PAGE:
Monday, July 16, 2012

South East Asian Barbeque Chicken by Chef Ryan Bergunio

Who doesn’t look forward to the warmer months? It is the perfect time to go out and spend some time with family and friends. Social gatherings during summer call for swimming by the pool or the beach and surrendering to the sweet aroma of that meat cooked in an open fire afterward.

Anyone can have barbecue for it does not require much of precise mixture or concoction of ingredients. Barbecuing, however, includes several techniques that depend on how the cook wants the meat done. Some techniques include smoking, braising, baking, and grilling—which is the most popular way to have a barbecue. When grilling, the meat is cooked on dry heat over a hot fire that may come out of wood, electricity, charcoal, or gas (natural gas or propane).

Having a barbecue is considered as one of the most fun and popular activities in America every summer not only for the reason that it implies togetherness, but also because it promotes healthy choices both in health and in budget.

The same goes for Southeast Asian countries like the Philippines, Singapore, Malaysia, and Indonesia, where barbecue is considered as an inevitable part of every feast. The most common meat used when barbecuing in Southeast Asia is chicken because some or most parts of these countries are predominated by Muslim nationals which do not include pork in their diet. The trademark of barbecue in Southeast Asia is its sauce which is made out of spices similar to that of curry, mixed with peanut powder. The sauce is also used as a marinade or as spread to the chicken, pork, or lamb before being skewered on bamboo sticks.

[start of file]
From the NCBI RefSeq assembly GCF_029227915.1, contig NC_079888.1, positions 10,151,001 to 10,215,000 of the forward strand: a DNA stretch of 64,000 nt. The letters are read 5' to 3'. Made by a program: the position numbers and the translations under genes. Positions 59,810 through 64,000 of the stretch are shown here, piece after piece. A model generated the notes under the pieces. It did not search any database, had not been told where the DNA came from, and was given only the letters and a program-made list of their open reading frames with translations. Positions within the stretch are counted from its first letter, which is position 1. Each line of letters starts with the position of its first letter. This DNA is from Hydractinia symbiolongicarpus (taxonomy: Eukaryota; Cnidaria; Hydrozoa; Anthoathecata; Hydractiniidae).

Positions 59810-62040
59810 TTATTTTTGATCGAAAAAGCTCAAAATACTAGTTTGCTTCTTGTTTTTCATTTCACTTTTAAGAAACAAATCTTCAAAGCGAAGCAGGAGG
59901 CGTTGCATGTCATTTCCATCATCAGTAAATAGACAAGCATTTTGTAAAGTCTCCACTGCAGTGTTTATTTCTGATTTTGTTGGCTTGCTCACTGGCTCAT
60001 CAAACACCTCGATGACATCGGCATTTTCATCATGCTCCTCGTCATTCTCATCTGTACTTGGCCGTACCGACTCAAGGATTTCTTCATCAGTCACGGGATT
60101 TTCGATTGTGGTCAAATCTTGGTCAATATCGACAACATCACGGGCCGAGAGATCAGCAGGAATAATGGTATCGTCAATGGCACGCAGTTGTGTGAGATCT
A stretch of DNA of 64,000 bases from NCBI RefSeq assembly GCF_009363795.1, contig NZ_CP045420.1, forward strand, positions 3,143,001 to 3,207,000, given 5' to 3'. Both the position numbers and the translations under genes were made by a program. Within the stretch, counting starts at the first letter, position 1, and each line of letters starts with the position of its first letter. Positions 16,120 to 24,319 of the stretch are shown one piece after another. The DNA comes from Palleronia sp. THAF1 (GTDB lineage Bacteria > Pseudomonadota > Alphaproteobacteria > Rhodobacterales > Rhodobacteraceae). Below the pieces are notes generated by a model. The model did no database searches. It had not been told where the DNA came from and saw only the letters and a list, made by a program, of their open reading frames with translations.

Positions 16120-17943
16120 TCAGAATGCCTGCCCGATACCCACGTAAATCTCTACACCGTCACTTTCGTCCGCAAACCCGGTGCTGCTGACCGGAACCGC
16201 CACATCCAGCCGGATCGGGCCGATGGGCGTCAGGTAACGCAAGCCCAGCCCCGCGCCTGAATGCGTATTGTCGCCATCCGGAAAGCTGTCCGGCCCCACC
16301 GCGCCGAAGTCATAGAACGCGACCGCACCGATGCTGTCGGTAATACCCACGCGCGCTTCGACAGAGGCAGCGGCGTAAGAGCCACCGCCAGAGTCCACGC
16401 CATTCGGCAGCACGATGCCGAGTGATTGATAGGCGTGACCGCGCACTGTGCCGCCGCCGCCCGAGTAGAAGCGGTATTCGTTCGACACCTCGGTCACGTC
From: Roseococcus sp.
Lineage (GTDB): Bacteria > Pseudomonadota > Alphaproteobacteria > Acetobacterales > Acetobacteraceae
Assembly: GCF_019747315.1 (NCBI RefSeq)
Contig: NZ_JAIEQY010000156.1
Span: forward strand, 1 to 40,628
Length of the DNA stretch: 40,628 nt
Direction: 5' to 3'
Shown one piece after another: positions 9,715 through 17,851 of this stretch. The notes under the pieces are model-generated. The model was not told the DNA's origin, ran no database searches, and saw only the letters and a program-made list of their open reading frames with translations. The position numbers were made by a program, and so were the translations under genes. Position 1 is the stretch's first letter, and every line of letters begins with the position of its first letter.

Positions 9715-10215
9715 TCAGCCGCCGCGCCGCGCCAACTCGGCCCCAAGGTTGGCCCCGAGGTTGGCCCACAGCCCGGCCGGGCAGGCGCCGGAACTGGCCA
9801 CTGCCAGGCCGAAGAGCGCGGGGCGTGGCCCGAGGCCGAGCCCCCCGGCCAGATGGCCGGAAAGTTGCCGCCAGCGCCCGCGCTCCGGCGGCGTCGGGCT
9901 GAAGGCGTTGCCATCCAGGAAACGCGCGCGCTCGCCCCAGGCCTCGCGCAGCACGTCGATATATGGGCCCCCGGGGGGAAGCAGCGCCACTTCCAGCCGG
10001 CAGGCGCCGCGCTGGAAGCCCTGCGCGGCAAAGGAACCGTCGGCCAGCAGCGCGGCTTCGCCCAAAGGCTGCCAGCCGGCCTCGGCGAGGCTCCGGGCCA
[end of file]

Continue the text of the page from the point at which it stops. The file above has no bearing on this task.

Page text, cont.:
Perfect with garlic vinegar as dipping sauce and steamed rice, a grilled chicken barbecue done South East Asian style never fails to make any bonding experience memorable.

South East Asian Barbeque Chicken

2 cups low sodium soy sauce (Kikkoman)
2 heads garlic (smashed)
2 ea yellow onions (roughly chopped)
1 ea fresh lemon juice (or 5 ea calamansi juice)
1 ½ cup sprite or 7-up
1 ¼ cup brown sugar
½ cup agave nectar (if available. OR honey)
1 tbsp black pepper (coarsely ground)
12 oz (1 bottle) banana ketchup
10 lbs chicken thighs (skin taken out)

for basting or brushing:
1 cup banana ketchup
¾ cup brown sugar
½ cup oil
½ cup water
for garlic-vinegar dipping sauce:
2 cups red wine vinegar or white vinegar
6 cloves garlic (smashed, and peeled)
to taste salt & pepper
to taste granulated sugar

Note: this must be done a day or two prior to the gathering.
  1. make the marinade by combining all the ingredients above, and set aside.
  2. take out the skin, and trim out the excess fat of the chicken.
  3. marinate the chicken for 24-48 hours in a bowl covered loosely in plastic wrap.
  4. make the basting sauce for brushing the chicken while grilling by combining all the ingredients until it is well incorporated. Set aside until ready to use.

Chef Ryan Berguino

Former Executive Chef; Pastry Chef, Lola's Restaurant in West Hollywood
Former Chef De Cuisine; Executive Pastry Chef at Kado Japanese Restaurant


  1. This looks wonderful, will try it this weekend.

  2. I made it and it was delicious, I had to make the banana mustard though....